On Saaremaa alone, there were eleven of these optimistic couples. One of these, Pablo from Spain and Mai from Saaremaa had invited 80 of their friends and relatives to a traditional island celebration. To say that the location of this happy event was ‘in the back of the beyond’ doesn’t begin to describe the remoteness of their choice. ‘The middle of nowhere’ more closely locates the holiday camp tucked away down 4,6 km of gravel road, surrounded by ancient pines, near the end of the Sõrve Peninsula.
AND since no bride wants to be flipping burgers in her bridle gown, she hired Mahe Köök and its troop of multicultural jugglers and loonies to provide the wedding feast.
We began our preparations on Thursday with cutting and marinating the meats, 80 entrecotes, and cubes of lamb for skewering. Vegetables for the stir-fry were julienned and blanched, potatoes cooked for salad and fresh mayonnaise whizzed up.
On the day, as well as the steaks and kebabs, there would be burgers of lamb or veal and Denis, our budding ‘Grilli-meister’ from Bretagne, would be in charge of the fish. My section was vegetables and salads.
Mid-day Friday, under lowering but not spitting skies we loaded plates, glasses and cutlery for 80, every towel and piece of linen in the restaurant, as well as the gas grill and a wok into two cars and a trailer. The last problem was find places for four WWOOFER’S (We have a new addition – Manuel, originally from El Salvador but now a student at the University in Toulouse) and three nominal grownups: Karen, Alar and myself.
On arrival we found a charming holiday camp with a large wooden hall for the reception, an add-on space from which to serve; close by a white and green tent for the grill station and a lovely flower ringed clearing with a fire in the centre for the traditional wedding dances. The band arrived; two guys with a selection of instruments: accordion, guitar and wood pipes. Shortly after that came a bag-piper wearing Estonian costume. We were ready; the bridal party would be late – naturally.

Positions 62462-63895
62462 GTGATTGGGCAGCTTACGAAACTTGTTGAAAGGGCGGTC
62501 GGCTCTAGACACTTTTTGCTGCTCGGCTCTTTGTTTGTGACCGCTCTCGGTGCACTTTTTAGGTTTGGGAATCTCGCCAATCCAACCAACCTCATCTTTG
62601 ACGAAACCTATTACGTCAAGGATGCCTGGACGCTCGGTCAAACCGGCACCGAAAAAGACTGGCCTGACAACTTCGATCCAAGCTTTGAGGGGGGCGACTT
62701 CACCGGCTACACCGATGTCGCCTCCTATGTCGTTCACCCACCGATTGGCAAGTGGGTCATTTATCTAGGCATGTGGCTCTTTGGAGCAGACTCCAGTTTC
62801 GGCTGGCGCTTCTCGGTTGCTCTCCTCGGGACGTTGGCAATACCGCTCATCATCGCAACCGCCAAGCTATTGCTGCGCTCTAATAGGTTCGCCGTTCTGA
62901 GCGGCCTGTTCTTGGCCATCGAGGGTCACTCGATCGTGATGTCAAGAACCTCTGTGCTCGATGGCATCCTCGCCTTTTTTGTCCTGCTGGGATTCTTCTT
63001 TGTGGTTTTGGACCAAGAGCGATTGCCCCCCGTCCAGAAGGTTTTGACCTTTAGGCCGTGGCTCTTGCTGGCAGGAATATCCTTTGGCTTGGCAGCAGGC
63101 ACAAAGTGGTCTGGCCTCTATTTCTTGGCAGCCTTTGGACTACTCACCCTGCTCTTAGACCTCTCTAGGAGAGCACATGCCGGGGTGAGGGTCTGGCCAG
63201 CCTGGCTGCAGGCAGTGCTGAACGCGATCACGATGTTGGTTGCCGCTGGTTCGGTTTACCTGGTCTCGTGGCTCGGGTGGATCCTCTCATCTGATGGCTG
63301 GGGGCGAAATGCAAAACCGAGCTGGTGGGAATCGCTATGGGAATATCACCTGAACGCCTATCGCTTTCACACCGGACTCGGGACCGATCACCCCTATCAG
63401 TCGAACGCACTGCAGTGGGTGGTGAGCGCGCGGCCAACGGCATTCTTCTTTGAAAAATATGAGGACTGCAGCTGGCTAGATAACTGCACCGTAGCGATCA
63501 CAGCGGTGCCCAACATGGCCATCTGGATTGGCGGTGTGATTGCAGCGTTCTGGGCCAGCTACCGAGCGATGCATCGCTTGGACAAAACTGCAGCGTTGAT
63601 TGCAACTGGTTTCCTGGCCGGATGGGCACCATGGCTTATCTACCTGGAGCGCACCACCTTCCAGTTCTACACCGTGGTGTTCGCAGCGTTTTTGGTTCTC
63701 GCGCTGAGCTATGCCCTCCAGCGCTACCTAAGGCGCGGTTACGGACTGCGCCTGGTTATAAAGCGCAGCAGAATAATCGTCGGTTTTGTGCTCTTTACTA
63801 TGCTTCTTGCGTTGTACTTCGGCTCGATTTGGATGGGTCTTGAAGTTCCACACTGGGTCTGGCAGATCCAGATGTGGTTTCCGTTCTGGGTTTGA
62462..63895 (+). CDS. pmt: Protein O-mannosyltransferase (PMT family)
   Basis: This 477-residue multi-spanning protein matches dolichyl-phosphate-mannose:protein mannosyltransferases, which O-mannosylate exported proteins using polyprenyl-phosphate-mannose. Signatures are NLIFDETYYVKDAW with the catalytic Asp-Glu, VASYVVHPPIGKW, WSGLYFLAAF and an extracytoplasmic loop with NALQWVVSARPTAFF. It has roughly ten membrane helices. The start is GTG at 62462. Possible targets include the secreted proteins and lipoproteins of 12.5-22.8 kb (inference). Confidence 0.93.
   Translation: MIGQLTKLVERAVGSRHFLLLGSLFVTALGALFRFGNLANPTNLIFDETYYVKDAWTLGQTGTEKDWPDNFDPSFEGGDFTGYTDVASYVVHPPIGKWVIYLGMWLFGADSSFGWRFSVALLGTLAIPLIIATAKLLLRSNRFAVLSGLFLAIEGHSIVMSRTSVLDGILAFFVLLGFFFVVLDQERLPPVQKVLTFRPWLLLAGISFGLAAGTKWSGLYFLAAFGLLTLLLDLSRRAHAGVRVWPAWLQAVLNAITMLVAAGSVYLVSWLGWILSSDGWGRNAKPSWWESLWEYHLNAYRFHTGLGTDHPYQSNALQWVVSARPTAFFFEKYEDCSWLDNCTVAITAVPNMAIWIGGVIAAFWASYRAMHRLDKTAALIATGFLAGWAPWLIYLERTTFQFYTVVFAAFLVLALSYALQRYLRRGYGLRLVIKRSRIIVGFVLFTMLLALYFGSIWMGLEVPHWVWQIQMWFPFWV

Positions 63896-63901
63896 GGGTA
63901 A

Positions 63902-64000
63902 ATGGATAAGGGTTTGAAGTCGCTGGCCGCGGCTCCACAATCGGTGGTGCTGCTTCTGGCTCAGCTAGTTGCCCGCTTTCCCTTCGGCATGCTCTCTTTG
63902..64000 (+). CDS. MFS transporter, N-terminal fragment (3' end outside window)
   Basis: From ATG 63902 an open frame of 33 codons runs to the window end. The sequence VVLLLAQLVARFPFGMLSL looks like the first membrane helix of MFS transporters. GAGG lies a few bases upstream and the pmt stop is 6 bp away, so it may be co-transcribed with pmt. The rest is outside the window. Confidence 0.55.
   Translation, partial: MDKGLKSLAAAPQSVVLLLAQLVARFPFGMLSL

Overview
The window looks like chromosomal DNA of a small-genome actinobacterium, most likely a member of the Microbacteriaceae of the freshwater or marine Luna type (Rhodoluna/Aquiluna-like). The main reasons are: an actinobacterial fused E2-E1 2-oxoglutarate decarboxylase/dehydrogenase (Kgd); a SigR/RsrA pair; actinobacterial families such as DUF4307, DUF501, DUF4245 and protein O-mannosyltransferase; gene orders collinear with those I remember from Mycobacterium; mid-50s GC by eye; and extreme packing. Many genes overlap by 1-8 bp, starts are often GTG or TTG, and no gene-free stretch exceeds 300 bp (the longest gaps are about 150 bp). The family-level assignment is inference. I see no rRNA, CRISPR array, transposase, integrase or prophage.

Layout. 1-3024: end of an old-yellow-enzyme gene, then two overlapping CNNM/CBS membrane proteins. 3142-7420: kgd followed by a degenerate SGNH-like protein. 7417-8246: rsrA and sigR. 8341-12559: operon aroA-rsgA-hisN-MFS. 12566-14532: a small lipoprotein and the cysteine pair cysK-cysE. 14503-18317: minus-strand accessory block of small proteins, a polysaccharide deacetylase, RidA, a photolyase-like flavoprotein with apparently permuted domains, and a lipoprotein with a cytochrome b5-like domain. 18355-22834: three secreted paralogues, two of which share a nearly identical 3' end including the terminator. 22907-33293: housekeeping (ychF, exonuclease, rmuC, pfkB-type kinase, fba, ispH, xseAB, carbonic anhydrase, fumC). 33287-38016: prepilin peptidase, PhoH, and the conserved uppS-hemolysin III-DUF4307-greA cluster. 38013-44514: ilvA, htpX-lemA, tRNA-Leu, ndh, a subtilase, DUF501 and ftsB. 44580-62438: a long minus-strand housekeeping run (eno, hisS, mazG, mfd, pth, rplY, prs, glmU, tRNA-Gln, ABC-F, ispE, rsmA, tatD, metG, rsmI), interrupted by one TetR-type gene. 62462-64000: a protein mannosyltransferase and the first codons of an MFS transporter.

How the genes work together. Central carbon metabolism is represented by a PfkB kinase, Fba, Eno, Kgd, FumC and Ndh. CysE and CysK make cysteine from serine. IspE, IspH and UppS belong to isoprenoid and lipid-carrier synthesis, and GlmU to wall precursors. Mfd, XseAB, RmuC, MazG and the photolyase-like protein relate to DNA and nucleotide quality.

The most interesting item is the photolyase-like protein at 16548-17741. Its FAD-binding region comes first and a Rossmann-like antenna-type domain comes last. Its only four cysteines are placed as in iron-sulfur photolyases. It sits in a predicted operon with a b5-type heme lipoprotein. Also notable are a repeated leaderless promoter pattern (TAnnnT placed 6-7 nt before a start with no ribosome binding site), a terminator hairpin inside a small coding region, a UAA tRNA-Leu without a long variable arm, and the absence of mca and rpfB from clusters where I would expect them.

Once they finally found us, the guests were seated and words of welcome were said; the party could begin. There is an Estonian tradition at weddings that I am especially fond of – ‘Identifying the Guests’. The wedding mistress, asks the members to stand according to different categories: those from Estonia, from Latvia, from Finland, Spain, Peru, Germany…. One by one their place of origin is recognised and noted; other categories are raised: married or single, teachers, doctors, artists, musicians, friends of the bride, of the groom, of both….
If you add in the homeports of our troop: France, El Salvador, Canada the USA, we had here a perfect example of the European Union doing what it does best – bringing people together.
‘Now that we all know each other, the eating can begin.’
And eat and drink they did. Salads and juices had to be replenished. I was as busy as the grill-team turning out stir-fried mushrooms. This is a super year for kukaseinid – in English – chanterelles. We had quartered these lovely golden trumpets and served them with the julienned carrots.
I’m going to make a separate post about the wine, the jambon’ and the dancing but for now – a recipe.
300 g. fresh chanterelles, brushed clean and quartered
100 g. peeled, julienned and blanched carrots – preferably new organic
1 medium white onion sliced into strips
1 fat glove garlic chopped to a paste with salt & pepper
1 tbls. fresh thyme
small glass of dry white wine
2-3 tbls. sour cream
butter for frying
Heat the butter in a wok or similar pan. I use an Italian padella.
When the butter is foaming add the garlic and fry until fragrant, add the onions and continue frying.
Throw in the mushrooms and fry until they have given off most of their liquid.
Add the carrots, thyme and the white wine
Cook until there is just a small amount of syrupy liquid left
Add the sour cream and warm through, stirring
Taste for salt & pepper and serve
This can go on pasta, potatoes, rice or any other light coloured grain.